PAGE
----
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If you have to pay each time you retweet someone else, won’t we all retweet less, undermining the power of social networks? And just who should pay who for a retweet? In many cases I’m the one who benefits if you retweet me, so maybe I should pay you. Perhaps it’s Lanier’s “central regulator” who will make this determination on a per-tweet basis while it’s setting prices.
And how does Lanier know that the economy he’s creating will be big enough to support a middle class? There’s no evidence presented that his system would make the pie bigger, although he asserts that it would. Yet even if Instagram’s users got all of the money from the company’s sale to Facebook, they would only have received $28 apiece. There’s not much “economic dignity” in that, so I imagine the “central regulator” would have to set much higher prices, which would drive down consumption.
It’s also not clear how a price-setting “central regulator” would be better in this system than previous central planners, whose efforts Lanier admits don’t work. Nor is it clear how such power to set prices or to issue IDs and track people won’t be subject to abuse and corruption. Lanier’s plan does not “specify the proper limits of government in an advanced economy,” he writes. “These and many other huge questions cannot be addressed yet.”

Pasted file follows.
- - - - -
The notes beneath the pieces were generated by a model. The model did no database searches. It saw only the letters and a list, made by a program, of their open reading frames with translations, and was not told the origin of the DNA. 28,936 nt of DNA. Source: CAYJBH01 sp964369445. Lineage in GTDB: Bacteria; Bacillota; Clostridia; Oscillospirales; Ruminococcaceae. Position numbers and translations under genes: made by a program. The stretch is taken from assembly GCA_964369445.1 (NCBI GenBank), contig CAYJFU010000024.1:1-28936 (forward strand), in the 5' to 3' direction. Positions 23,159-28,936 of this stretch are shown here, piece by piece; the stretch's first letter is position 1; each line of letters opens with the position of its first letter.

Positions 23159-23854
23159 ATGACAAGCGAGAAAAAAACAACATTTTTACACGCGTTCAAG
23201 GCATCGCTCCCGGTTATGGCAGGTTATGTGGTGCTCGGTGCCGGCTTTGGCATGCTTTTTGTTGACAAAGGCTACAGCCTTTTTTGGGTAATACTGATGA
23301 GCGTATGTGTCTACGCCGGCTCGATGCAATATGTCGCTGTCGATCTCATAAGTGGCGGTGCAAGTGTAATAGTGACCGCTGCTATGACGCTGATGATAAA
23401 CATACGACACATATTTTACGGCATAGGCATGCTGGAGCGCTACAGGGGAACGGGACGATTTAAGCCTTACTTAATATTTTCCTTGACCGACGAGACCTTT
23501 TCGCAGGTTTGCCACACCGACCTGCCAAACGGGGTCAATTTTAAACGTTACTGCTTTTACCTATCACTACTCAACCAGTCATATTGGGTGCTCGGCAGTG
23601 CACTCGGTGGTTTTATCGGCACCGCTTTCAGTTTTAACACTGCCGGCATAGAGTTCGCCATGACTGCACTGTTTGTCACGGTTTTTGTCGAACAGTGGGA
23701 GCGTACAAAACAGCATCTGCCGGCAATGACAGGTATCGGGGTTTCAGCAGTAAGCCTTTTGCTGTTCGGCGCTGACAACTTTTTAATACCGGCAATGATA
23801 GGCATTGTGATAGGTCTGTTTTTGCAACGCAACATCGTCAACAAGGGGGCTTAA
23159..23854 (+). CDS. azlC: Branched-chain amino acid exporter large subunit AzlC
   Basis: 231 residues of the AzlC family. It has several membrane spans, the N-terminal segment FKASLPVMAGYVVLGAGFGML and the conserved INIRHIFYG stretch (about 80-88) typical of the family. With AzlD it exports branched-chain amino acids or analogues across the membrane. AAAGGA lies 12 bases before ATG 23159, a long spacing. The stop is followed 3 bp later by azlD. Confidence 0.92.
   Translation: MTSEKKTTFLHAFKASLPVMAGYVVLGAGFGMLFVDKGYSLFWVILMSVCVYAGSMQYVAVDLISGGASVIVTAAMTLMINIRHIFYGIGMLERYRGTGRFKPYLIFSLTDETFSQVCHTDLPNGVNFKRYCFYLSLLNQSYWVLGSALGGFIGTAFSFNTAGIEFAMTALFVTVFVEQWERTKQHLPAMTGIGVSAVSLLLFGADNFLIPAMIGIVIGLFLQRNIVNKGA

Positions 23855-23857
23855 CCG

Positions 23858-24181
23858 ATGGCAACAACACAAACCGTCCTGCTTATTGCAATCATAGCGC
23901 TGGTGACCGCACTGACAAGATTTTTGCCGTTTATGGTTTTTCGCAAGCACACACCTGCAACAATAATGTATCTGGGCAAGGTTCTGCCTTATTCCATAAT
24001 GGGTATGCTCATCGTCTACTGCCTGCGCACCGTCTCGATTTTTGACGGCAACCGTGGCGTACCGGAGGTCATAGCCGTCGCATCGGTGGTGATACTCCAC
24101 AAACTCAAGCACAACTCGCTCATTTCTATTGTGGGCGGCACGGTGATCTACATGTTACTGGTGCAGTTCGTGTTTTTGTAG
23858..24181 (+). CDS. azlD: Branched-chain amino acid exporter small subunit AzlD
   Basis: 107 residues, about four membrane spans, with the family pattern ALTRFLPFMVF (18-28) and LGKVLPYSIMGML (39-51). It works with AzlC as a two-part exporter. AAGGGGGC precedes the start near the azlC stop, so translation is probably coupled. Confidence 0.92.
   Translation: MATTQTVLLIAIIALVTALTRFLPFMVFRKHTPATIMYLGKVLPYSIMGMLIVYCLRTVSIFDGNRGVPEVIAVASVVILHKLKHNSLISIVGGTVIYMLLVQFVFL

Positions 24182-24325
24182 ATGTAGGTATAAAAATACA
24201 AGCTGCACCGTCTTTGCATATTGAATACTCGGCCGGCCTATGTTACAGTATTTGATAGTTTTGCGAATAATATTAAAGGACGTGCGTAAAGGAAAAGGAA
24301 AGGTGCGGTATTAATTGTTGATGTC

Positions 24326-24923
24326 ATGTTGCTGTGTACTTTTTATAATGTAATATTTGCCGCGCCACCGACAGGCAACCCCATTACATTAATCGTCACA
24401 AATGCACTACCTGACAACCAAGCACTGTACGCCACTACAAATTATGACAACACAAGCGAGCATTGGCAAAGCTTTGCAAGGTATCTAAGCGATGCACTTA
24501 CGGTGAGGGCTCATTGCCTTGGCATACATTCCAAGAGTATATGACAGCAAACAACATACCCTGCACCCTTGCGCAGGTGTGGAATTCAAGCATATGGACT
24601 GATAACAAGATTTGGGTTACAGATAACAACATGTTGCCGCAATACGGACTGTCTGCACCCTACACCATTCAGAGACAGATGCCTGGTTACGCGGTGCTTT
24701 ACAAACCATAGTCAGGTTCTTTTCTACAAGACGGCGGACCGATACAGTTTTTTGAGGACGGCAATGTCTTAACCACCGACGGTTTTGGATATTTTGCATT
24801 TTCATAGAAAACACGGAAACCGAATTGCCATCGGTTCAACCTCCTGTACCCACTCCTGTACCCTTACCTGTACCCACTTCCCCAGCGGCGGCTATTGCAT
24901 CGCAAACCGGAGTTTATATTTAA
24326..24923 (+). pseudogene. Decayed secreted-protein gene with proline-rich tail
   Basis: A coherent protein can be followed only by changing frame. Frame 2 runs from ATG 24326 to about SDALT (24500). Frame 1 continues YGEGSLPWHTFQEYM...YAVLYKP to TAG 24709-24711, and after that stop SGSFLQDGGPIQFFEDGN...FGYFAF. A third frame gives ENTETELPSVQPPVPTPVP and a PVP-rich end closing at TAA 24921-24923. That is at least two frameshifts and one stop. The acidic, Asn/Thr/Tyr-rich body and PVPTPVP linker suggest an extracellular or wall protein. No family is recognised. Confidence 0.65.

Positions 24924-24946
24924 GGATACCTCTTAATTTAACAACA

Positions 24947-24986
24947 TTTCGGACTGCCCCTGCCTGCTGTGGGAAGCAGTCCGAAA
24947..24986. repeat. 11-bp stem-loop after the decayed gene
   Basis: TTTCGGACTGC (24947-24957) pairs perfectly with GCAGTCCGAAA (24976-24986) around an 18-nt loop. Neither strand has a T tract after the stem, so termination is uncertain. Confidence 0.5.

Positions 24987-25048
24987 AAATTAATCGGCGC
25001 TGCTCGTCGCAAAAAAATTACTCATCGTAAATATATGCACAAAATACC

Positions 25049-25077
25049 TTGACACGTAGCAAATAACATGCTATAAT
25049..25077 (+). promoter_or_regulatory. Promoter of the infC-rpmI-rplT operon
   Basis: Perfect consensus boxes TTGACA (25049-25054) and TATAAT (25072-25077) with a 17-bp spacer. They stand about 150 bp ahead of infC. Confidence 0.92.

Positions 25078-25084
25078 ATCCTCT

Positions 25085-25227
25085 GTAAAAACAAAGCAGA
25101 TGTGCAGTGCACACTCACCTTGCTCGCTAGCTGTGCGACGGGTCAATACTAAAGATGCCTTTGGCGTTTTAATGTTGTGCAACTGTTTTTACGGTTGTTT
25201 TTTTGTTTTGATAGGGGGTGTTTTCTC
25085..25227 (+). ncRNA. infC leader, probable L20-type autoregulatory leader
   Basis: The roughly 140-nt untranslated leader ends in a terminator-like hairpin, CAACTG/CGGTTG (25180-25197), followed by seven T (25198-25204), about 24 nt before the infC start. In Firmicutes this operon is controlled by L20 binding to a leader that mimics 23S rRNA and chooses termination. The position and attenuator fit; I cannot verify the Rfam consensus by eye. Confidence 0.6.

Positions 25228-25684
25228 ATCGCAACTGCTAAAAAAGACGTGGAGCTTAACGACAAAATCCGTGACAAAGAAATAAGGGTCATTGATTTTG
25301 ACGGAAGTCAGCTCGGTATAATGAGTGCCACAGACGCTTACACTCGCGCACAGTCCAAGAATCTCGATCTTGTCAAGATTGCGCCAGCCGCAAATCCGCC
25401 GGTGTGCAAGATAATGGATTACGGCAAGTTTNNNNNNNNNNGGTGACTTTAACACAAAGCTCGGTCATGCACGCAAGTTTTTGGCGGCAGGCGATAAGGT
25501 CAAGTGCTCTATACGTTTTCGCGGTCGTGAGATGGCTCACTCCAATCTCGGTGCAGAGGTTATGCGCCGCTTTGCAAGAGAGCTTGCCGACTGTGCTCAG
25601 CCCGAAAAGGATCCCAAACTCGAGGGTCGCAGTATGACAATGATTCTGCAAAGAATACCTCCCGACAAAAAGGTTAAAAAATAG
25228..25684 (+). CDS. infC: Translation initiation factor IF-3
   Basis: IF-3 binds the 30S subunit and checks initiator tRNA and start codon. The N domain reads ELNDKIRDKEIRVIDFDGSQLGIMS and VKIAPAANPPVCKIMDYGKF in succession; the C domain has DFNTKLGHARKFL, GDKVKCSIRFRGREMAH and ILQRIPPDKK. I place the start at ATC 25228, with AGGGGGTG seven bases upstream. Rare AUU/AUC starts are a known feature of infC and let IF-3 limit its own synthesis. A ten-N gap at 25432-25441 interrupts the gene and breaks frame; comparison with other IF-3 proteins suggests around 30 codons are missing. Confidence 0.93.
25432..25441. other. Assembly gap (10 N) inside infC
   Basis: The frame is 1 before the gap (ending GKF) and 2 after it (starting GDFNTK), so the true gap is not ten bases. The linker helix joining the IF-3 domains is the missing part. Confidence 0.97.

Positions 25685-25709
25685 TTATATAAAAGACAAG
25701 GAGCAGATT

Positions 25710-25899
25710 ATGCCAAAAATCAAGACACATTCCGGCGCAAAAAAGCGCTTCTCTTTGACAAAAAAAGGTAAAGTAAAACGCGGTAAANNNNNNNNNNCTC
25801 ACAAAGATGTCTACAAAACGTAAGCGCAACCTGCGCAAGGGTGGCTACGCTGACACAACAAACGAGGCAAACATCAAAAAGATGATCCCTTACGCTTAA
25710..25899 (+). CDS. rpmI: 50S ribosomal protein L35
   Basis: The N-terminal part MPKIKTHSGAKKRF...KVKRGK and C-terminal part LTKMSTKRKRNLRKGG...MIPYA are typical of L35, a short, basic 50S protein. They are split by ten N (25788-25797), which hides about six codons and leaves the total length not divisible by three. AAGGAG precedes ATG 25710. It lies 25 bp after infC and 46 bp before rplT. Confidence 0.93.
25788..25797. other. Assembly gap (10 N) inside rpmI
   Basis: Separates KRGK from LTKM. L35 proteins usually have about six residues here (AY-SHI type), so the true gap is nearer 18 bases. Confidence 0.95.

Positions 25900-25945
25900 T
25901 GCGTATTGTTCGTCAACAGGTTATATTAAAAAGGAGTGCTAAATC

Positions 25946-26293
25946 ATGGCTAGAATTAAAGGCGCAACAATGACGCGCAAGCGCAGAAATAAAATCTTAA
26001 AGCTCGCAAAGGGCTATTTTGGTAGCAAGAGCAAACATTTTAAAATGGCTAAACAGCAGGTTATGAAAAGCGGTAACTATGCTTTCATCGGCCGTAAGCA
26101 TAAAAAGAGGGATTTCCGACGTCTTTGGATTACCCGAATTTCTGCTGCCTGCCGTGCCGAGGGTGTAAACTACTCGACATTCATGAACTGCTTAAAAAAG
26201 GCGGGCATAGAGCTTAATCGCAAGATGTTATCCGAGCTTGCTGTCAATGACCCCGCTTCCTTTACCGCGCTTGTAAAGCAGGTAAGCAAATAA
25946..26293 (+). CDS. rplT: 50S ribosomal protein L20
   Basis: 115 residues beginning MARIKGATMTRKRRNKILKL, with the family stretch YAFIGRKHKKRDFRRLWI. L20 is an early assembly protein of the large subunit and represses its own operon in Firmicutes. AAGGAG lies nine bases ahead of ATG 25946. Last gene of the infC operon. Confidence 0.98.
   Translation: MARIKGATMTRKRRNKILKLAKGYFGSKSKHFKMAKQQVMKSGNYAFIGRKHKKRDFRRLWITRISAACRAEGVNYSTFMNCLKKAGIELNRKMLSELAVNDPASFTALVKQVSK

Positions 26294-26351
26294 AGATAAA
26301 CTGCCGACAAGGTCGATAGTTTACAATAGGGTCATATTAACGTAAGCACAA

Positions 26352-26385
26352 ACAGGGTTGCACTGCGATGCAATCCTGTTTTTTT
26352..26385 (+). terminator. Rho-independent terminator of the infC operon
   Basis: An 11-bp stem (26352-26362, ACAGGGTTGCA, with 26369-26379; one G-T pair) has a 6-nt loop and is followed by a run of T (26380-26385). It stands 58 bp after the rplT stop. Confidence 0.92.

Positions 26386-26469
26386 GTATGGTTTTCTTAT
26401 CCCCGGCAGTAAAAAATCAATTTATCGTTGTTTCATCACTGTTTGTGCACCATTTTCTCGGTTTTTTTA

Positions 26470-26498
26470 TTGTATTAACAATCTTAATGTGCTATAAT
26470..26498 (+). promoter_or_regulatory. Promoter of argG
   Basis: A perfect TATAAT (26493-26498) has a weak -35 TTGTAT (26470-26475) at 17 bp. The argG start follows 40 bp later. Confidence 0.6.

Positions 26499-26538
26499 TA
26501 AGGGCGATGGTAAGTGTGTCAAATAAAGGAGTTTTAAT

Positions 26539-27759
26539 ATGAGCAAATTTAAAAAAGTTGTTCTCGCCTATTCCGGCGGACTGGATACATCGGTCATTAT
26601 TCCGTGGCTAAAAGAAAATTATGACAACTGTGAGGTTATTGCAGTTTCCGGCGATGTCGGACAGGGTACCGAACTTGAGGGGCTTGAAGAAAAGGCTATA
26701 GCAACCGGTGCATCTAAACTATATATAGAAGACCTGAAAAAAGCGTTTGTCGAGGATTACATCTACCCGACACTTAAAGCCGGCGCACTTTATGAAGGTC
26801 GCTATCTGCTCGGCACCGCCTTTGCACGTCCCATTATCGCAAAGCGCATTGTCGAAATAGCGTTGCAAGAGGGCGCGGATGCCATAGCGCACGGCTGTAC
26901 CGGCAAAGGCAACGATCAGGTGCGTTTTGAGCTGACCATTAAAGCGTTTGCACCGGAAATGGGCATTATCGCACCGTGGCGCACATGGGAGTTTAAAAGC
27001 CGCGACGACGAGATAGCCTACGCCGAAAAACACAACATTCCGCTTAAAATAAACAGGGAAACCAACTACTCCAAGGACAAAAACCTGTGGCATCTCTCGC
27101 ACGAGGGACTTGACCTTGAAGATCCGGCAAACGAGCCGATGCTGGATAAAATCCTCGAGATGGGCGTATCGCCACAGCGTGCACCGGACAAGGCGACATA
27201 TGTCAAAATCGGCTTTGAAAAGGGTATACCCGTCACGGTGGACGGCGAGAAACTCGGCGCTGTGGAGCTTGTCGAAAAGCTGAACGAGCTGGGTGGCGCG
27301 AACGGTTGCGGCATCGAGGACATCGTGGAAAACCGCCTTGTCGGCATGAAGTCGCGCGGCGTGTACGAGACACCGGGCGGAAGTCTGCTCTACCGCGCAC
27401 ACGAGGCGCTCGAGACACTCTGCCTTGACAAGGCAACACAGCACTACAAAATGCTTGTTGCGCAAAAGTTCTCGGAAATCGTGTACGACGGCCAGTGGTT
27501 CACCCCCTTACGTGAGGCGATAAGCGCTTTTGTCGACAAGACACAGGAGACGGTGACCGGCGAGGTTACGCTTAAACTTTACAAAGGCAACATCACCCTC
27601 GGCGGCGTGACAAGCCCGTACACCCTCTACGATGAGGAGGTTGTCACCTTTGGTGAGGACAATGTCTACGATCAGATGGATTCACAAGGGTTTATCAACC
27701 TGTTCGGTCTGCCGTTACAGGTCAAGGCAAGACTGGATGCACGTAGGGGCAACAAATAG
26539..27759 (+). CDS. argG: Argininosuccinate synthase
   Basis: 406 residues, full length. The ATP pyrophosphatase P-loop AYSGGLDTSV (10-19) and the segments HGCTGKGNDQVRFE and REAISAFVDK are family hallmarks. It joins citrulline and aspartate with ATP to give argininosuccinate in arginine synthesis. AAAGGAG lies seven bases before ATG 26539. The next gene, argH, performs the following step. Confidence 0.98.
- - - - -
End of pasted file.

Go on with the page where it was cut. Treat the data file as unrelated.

Most important, Lanier ignores the fact that we are already compensated for the value we create online. Sure, we don’t get paid to put our cat videos on YouTube or to edit Wikipedia articles, but the fact that we do so “for free” signals that we feel we’re getting something in return. We don’t get paid to have our habits watched by Facebook and Google, but we allow it in exchange for access to their services. If we didn’t feel we were getting a benefit for our little actions, we wouldn’t be doing them “for free.” Amazon’s Mechanical Turk, which pays individuals small amounts to complete tiny, discrete tasks, is a perfect example of how Lanier’s scheme already exists when it’s more efficient to have an explicit payment.
Lanier’s concern for the middle class is noble, but his economic illiteracy is unforgivable in a book that is ultimately a prescription for economic policy. Even if his system succeeded in creating a large middle class, we’d all be the poorer for it.
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